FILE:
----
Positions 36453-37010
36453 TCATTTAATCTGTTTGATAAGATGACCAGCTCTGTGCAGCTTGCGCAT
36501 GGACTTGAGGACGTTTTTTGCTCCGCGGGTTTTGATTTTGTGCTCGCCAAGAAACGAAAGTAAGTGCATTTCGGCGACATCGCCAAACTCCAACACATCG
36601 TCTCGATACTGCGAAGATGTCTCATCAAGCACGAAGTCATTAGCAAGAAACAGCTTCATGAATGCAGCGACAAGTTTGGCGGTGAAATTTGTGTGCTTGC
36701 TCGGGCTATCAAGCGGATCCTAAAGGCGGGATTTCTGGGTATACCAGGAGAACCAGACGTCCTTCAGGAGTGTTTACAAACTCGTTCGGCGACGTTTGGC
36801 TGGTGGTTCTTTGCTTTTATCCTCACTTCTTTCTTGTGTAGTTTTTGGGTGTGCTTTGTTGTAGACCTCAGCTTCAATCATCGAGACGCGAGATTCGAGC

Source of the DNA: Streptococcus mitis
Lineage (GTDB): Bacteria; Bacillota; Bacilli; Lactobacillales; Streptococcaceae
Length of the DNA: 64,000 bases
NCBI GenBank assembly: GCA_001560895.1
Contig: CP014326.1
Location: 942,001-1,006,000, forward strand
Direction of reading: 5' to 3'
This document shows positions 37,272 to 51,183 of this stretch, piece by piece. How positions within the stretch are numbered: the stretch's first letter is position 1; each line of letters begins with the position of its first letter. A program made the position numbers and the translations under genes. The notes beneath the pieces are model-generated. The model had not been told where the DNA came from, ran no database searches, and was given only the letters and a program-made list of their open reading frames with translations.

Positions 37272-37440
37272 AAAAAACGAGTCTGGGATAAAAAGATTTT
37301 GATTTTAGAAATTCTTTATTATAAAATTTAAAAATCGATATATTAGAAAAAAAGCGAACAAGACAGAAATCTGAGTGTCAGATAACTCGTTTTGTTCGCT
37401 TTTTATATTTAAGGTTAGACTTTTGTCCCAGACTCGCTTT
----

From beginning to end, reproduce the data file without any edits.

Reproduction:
Positions 36453-37010
36453 TCATTTAATCTGTTTGATAAGATGACCAGCTCTGTGCAGCTTGCGCAT
36501 GGACTTGAGGACGTTTTTTGCTCCGCGGGTTTTGATTTTGTGCTCGCCAAGAAACGAAAGTAAGTGCATTTCGGCGACATCGCCAAACTCCAACACATCG
36601 TCTCGATACTGCGAAGATGTCTCATCAAGCACGAAGTCATTAGCAAGAAACAGCTTCATGAATGCAGCGACAAGTTTGGCGGTGAAATTTGTGTGCTTGC
36701 TCGGGCTATCAAGCGGATCCTAAAGGCGGGATTTCTGGGTATACCAGGAGAACCAGACGTCCTTCAGGAGTGTTTACAAACTCGTTCGGCGACGTTTGGC
36801 TGGTGGTTCTTTGCTTTTATCCTCACTTCTTTCTTGTGTAGTTTTTGGGTGTGCTTTGTTGTAGACCTCAGCTTCAATCATCGAGACGCGAGATTCGAGC

Source of the DNA: Streptococcus mitis
Lineage (GTDB): Bacteria; Bacillota; Bacilli; Lactobacillales; Streptococcaceae
Length of the DNA: 64,000 bases
NCBI GenBank assembly: GCA_001560895.1
Contig: CP014326.1
Location: 942,001-1,006,000, forward strand
Direction of reading: 5' to 3'
This document shows positions 37,272 to 51,183 of this stretch, piece by piece. How positions within the stretch are numbered: the stretch's first letter is position 1; each line of letters begins with the position of its first letter. A program made the position numbers and the translations under genes. The notes beneath the pieces are model-generated. The model had not been told where the DNA came from, ran no database searches, and was given only the letters and a program-made list of their open reading frames with translations.

Positions 37272-37440
37272 AAAAAACGAGTCTGGGATAAAAAGATTTT
37301 GATTTTAGAAATTCTTTATTATAAAATTTAAAAATCGATATATTAGAAAAAAAGCGAACAAGACAGAAATCTGAGTGTCAGATAACTCGTTTTGTTCGCT
37401 TTTTATATTTAAGGTTAGACTTTTGTCCCAGACTCGCTTT